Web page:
Joshua 15:1-12 (NIV) 1 The allotment for the tribe of Judah, clan by clan, extended down to the territory of Edom, to the Desert of Zin in the extreme south. 2 Their southern boundary started from the bay at the southern end of the Salt Sea, 3 crossed south of Scorpion Pass, continued on to Zin and went over to the south of Kadesh Barnea. Then it ran past Hezron up to Addar and curved around to Karka. 4 It then passed along to Azmon and joined the Wadi of Egypt, ending at the sea. This is their southern boundary. 5 The eastern boundary is the Salt Sea as far as the mouth of the Jordan. The northern boundary started from the bay of the sea at the mouth of the Jordan, 6 went up to Beth Hoglah and continued north of Beth Arabah to the Stone of Bohan son of Reuben. 7 The boundary then went up to Debir from the Valley of Achor and turned north to Gilgal, which faces the Pass of Adummim south of the gorge. It continued along to the waters of En Shemesh and came out at En Rogel. 8 Then it ran up the Valley of Ben Hinnom along the southern slope of the Jebusite city (that is, Jerusalem). From there it climbed to the top of the hill west of the Hinnom Valley at the northern end of the Valley of Rephaim. 9 From the hilltop the boundary headed toward the spring of the waters of Nephtoah, came out at the towns of Mount Ephron and went down toward Baalah (that is, Kiriath Jearim). 10 Then it curved westward from Baalah to Mount Seir, ran along the northern slope of Mount Jearim (that is, Kesalon), continued down to Beth Shemesh and crossed to Timnah. 11 It went to the northern slope of Ekron, turned toward Shikkeron, passed along to Mount Baalah and reached Jabneel. The boundary ended at the sea. 12 The western boundary is the coastline of the Great Sea. These are the boundaries around the people of Judah by their clans.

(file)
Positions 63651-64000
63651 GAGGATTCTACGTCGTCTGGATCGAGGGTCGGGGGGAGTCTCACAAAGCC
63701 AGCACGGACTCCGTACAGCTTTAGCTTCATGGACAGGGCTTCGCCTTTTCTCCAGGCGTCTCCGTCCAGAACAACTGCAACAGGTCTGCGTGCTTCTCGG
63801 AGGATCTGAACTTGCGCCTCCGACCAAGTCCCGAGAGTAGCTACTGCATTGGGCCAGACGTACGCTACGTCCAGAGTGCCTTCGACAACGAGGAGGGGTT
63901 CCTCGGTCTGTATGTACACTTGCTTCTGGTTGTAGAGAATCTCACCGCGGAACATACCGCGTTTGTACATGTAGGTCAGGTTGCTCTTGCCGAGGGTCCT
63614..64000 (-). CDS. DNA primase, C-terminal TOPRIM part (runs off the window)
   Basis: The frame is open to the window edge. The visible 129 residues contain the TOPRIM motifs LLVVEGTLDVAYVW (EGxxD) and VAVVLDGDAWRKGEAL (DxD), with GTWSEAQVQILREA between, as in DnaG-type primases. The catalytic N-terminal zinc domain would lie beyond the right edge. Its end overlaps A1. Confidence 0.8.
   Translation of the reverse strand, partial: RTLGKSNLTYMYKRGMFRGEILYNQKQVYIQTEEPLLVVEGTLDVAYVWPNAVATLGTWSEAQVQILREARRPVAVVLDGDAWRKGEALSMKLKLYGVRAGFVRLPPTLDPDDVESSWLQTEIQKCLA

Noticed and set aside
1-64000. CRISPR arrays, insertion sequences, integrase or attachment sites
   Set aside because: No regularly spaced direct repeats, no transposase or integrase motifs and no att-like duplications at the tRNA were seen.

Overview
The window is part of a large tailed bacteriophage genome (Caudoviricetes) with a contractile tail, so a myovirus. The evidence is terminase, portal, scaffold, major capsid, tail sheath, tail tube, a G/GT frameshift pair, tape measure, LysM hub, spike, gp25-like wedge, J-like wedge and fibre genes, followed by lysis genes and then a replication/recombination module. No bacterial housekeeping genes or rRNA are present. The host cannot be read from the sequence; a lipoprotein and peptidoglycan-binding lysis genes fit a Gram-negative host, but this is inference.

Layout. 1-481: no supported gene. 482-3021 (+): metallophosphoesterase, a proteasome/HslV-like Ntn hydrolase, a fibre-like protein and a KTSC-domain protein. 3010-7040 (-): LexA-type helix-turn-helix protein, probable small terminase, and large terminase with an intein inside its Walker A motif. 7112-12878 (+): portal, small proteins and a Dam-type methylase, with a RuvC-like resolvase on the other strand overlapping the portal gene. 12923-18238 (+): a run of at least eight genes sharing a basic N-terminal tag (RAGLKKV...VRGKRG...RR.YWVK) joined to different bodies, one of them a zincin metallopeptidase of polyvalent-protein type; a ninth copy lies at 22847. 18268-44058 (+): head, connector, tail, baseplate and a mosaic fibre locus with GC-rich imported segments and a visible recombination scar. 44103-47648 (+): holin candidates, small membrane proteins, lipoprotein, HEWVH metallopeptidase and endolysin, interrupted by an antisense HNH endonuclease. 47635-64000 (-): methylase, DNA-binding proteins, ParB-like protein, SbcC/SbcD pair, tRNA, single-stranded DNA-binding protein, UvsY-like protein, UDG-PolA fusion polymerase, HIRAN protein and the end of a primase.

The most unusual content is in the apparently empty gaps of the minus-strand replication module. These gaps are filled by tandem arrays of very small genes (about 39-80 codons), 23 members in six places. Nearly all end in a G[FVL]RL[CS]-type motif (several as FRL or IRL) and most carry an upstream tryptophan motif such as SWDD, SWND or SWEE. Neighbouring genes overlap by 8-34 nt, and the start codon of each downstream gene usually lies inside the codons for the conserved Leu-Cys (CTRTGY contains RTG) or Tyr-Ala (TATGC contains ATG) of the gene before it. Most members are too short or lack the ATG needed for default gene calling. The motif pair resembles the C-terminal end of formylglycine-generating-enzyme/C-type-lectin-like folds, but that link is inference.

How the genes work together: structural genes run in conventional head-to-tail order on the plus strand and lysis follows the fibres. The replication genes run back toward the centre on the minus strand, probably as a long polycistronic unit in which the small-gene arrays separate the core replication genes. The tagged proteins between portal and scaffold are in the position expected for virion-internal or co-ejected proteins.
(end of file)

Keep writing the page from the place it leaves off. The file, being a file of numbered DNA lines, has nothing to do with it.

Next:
On verses 1-12: Having allotted land east of the Jordan River to 2.5 tribes of Israel (Joshua 14:1-5), here starting in Joshua 15 we read of how Joshua divided the land west of the Jordan River among the remaining 9.5 tribes of Israel. We start with the tribe of Judah in verses 1-12. According to historians, Judah, being the largest tribe in Israel, received the largest portion of the promised land. Notice that the land given to Judah was flanked on different sides by water (for example, its eastern boundary was the Salt Sea (v5), its northern boundary was the bay at the mouth of the Jordan River (v5), and its western boundary was the “Great Sea”, or the Mediterranean Sea (v12)). However, the land also had its share of deserts, like the Desert of Zin in verse 1. The land had plenty of mountains and hills (v9-11) and also many valleys (v7-8). According to some scholars, the land given to Judah had some fertile parts, but also large parts that were barren.
What can we learn from this? Life is a lot like the land allotted to Judah, with its shares of peaks and valleys, refreshing parts and dry parts. While we often can’t control what is given to us, we can control how we respond to what is given to us. May you make the most of what you have been given by taking stock of what you have, choosing an attitude of gratitude, and putting what you have to work. Forat the end of your life, God will not ask you “What did you do with what I gave [name someone that you think has more than you do]?” Rather God will ask, “What did you do with what I gave you?”
Heavenly Father, thank You that the land You have given me is a good land. Please give me wisdom and courage to make the most of what I have, even the dry and rocky parts that I think are hard to use. In Jesus’ name, AMEN!